Final Blog Post

Overall, I really enjoyed completing this project. Throughout the process, I learned a lot from the actual material of the history of Yellowstone and the National Park Service, to the process of researching, compiling and analyzing information, and crediting sources. This project fit my interests very well because nature is very appealing to me; I love being in nature, and enjoying what nature has to offer. Not only have I been to over a third of the nation’s 58 current national parks, but this year is also the National Park Service’s Centennial, making this project even more special. Sadly, with the development and urbanization of the country and the world, we are losing precious lands every day.

One of the things that intrigued me the most was the development and early years of Yellowstone National Park. Originally, Yellowstone was included in the land purchased as part of the Louisiana Purchase. The Corps of Discovery with Lewis and Clark were the first Americans to visit Yellowstone. As we learned in class, during the mid 1800s, as manifest destiny and westward expansion spread through the country, many people visited and documented western lands, including Yellowstone. As a result, Yellowstone was established for its natural beauty (I did not know before that a law had to be passed in order to establish the park for protection, conservation, and human enjoyment). I found it to be interesting that for the first couple decades, the park was poorly funded and unprotected, so many tourists came and harmed the wildlife and park. The lack of funds does make sense, considering that the country was going through Civil War Reconstruction and a financial crisis (Panic of 1873) during this time. I would not have thought before that there would be no protection of the park for a couple decades, considering the level of management that the National Park Service has established today. I learned that the National Park Service was established in 1916, after Yellowstone National Park, even though it sought the same goals as the park. As we learned in class, the National Park System was established during a time heavily influenced by the Progressive Movement and Teddy Roosevelt’s conservation movement.

While researching, I found it awful how Yellowstone once had a problem of overhunting wolves. Being a national park, it is interesting how the hunting of wolves was one tolerated and even encouraged. By removing one link in the food chain, nature’s balance is completely thrown off. Although Yellowstone’s wolves are now protected today, they remain endangered. George actually found out that some biotech companies are trying to extract bacteria from some geysers in order to create new pharmaceuticals. This kind of blew my mind; bacteria living in the hot geothermal vents might have the capability to help create life changing drugs. The impact of tourists on these protected lands is alarming, but not new information to me. However, I did not think that these issues are that bad, considering the way the National Park Service is effectively coping with them today.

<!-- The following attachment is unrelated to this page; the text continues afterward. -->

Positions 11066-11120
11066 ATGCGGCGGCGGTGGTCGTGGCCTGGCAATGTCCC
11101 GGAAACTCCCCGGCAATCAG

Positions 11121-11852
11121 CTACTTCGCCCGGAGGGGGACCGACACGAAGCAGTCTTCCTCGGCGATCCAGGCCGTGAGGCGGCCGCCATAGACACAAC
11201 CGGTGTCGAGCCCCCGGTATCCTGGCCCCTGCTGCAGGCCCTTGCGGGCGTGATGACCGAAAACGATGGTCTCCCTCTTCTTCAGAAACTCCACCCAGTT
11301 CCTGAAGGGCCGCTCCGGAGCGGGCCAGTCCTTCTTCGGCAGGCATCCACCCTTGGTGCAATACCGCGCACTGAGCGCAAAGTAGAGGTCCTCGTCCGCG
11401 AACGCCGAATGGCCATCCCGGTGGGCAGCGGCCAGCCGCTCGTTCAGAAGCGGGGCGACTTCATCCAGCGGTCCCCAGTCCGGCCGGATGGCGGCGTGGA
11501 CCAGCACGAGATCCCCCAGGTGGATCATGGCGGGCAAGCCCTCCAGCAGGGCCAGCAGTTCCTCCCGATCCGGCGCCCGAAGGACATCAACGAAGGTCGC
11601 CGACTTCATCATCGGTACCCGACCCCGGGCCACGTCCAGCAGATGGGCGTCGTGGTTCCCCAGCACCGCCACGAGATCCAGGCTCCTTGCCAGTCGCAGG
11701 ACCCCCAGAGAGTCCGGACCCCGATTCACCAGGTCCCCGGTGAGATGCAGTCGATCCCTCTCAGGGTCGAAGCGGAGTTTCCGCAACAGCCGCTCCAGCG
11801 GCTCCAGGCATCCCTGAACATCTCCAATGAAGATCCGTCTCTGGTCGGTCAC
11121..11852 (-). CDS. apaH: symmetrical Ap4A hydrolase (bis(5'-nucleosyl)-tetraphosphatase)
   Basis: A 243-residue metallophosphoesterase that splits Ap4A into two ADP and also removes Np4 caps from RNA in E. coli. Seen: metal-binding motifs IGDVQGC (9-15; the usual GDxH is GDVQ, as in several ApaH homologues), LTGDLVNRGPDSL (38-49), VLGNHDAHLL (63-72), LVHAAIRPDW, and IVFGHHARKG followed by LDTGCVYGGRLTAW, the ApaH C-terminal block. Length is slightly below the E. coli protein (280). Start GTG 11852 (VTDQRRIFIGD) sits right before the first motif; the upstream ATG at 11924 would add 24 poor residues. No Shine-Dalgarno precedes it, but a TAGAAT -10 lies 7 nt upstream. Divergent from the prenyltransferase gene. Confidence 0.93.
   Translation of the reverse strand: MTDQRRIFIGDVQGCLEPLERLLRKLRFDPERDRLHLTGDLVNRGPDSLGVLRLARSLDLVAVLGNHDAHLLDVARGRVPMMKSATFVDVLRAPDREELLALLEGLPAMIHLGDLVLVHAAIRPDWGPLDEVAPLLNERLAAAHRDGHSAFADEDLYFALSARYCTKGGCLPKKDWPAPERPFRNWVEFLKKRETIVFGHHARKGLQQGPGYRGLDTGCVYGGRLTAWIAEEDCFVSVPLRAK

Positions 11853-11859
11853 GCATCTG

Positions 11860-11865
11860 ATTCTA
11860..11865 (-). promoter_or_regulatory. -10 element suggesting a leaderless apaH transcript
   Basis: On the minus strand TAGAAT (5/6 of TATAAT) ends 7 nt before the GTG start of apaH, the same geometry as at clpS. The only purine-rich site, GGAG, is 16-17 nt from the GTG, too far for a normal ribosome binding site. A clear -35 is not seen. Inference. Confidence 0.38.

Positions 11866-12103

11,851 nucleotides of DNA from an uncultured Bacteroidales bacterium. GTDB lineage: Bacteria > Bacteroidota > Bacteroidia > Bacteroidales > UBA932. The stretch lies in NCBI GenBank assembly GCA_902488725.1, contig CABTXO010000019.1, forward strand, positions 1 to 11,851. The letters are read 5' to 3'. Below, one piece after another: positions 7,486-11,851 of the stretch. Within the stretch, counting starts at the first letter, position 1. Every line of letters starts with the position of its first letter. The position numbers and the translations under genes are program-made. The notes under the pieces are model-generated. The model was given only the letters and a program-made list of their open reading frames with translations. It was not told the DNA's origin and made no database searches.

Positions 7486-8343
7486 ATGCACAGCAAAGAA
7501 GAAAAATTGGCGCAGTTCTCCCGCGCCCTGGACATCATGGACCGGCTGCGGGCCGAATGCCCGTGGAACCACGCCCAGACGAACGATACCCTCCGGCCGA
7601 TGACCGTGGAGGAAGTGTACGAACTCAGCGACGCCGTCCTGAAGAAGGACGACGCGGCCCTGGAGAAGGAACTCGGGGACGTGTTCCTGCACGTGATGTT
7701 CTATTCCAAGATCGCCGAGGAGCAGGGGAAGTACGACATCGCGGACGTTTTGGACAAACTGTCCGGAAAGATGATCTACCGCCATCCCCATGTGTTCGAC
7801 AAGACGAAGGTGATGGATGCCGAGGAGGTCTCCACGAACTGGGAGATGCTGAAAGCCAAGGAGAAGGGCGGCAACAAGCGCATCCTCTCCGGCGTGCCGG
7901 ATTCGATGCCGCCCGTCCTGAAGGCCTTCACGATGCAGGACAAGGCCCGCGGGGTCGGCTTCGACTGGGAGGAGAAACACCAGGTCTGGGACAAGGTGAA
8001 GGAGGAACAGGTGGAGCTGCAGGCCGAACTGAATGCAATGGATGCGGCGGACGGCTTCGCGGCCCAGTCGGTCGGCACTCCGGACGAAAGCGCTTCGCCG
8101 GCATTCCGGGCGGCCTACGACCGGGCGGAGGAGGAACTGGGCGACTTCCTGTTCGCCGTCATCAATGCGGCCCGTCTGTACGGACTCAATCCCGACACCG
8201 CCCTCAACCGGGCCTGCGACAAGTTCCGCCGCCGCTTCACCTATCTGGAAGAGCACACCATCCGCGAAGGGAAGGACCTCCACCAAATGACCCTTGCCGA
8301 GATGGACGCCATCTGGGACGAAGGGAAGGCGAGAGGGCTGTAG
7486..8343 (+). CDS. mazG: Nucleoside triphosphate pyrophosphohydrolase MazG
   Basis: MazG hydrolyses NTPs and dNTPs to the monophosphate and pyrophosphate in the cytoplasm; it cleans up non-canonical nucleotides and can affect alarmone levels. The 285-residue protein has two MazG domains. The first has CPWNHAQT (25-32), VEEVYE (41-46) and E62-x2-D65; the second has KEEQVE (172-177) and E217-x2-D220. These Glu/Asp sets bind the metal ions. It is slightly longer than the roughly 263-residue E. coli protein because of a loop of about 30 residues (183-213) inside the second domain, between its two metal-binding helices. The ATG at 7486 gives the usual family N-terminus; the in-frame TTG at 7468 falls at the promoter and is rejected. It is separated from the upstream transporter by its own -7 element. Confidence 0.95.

Throughout the project, I learned a lot about the research process. What stuck with me the most is respecting authors and creators of work by crediting them for their work through citations. Every picture or piece of text used had to be credited. In general, I learned how to better conduct research and manage all the sources I used. Also, I have become much more proficient at editing videos using Windows Live Movie Maker.

This project really connected with my personal interests and passions. I really enjoy nature, including being in nature and experiencing what it has to offer, such as hiking, fishing, and seeing wonderful things. I have been to over a third of the nation’s national parks, including Yellowstone, and completing this project makes me want to go back to Yellowstone and visit other parks. Our timing of the project could not have been more perfect, with this year being the 100th anniversary of the establishment of the National Park Service.

In conclusion, I learned a lot during this project. I found out new things about the history of Yellowstone and National Parks, while also learning about the research process. I really enjoyed this project, as it fit my personal interests and passions well, since I am an ourdoors person. Sadly, with the development and urbanization of the country and the world, we are losing precious lands every day, making each and every national park even more valuable.

 

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Project Update

After hearing about the extra credit for turning in our project early, George and I had another debate about whether or not to make a video or a podcast. We have been flip flopping between the two ideas for a while and can’t decide on one. With the earlier project due date, we are going to try to finish a podcast as soon as possible and if there is any time remaining, we will go ahead and make a video. However, we aren’t sure if this is doable considering that we don’t have many days left until the due date. A podcast is easier to make but much more boring, since it doesn’t have any visuals to accompany it. However, with a video, we have a lot more sources to incorporate because of all the pictures. Currently, if we were to stick with our podcast, we would not have enough sources to fulfill the minimum but if we make a video, we will have plenty of sources. As of now, we are nearly finished with our script. Once we finish the script, we will record it and turn it into a podcast, and possible overlay images to form a video.